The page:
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A large number of painted epitaphs from the 16th century have survived in Denmark. Most are still in their original place in the churches where they were once placed. The epitaphs are often provided with a painted portrait of the deceased and his or her family. The vast majority are epitaphs of the nobility, but even a large number of epitaphs of members of the bourgeoisie exist.
Many of the epitaphs of noble couples depict women wearing characteristic pearl-studded caps. The caps are tight and helmet-like caps decorated with an abundance of pearls, gold and precious stones. In Denmark the pearl studded-caps appeared in the portraits of the mid- to late 16th century and were, according to both written and visual evidence, at the height of fashion in that period.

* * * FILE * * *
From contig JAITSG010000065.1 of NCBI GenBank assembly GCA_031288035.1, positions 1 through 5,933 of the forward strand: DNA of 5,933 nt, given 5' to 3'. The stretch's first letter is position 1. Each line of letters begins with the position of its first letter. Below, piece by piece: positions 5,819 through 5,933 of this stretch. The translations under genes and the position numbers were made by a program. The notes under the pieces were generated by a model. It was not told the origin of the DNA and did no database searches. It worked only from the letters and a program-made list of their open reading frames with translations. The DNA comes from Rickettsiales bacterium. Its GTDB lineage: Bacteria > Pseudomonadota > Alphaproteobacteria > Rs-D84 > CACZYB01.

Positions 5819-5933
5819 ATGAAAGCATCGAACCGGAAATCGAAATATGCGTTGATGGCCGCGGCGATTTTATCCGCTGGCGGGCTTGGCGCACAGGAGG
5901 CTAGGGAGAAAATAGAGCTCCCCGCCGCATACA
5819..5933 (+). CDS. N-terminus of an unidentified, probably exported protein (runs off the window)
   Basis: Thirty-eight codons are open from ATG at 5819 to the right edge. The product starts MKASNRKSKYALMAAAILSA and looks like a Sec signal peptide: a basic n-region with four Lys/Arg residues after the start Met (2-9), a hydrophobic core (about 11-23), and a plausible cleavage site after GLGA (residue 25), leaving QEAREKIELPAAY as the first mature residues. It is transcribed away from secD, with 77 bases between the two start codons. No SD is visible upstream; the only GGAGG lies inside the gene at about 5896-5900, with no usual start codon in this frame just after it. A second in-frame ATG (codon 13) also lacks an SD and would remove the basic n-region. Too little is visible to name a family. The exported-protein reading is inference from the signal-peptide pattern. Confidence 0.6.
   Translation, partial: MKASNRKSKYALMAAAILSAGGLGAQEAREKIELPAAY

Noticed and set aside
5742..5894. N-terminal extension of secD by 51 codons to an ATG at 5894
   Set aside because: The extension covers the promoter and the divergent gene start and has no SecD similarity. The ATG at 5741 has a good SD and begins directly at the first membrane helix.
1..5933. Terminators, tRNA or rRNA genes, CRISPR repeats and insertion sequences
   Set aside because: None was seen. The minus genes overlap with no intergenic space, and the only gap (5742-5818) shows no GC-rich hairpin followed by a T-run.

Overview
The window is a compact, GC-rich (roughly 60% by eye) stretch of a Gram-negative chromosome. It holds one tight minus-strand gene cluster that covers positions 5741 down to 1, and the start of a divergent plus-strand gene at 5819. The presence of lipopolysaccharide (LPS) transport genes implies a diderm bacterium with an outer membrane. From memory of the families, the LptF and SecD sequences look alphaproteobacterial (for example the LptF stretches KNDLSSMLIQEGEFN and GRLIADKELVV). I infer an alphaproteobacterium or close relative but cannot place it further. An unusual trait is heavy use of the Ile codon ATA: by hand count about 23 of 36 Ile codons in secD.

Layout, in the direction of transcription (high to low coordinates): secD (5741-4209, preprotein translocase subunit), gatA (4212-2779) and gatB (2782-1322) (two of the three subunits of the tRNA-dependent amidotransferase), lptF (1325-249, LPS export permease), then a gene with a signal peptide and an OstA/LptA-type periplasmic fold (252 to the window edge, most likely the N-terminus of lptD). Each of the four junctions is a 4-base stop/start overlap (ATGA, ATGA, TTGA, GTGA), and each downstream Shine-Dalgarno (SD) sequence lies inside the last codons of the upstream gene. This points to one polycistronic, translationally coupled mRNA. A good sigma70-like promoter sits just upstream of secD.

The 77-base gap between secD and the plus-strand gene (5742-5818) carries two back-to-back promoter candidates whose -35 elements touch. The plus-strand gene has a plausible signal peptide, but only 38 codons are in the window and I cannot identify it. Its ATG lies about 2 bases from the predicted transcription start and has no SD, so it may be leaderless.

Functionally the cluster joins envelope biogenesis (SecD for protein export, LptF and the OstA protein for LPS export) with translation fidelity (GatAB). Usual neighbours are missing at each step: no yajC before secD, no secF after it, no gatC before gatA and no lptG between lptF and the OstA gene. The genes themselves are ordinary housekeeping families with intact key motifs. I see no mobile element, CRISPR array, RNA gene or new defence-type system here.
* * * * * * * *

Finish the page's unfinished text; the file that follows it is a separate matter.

In the Renaissance, the cap was the obligatory female headgear. Virgins (unmarried women) of high rank had the right to wear open hair hair, while married women were to cover their hair. The caps had many different shapes, colors and qualities, not least because the cap marked not just marital status, but also social status. For this reason the caps came in various qualities from extremely expensive to relatively modest – yet none were cheap.
Not only the queen and the wealthiest ladies had pearl caps, even burgher’s wives could have them, although in more modest versions.
In portraits pearl-studded caps of this style seem to appear mainly in Scandinavia and in the Northern parts of the Netherlands and Germany and is likely to have been a local fashion of this region.
For more information about 16th century pearl-studded caps, see:
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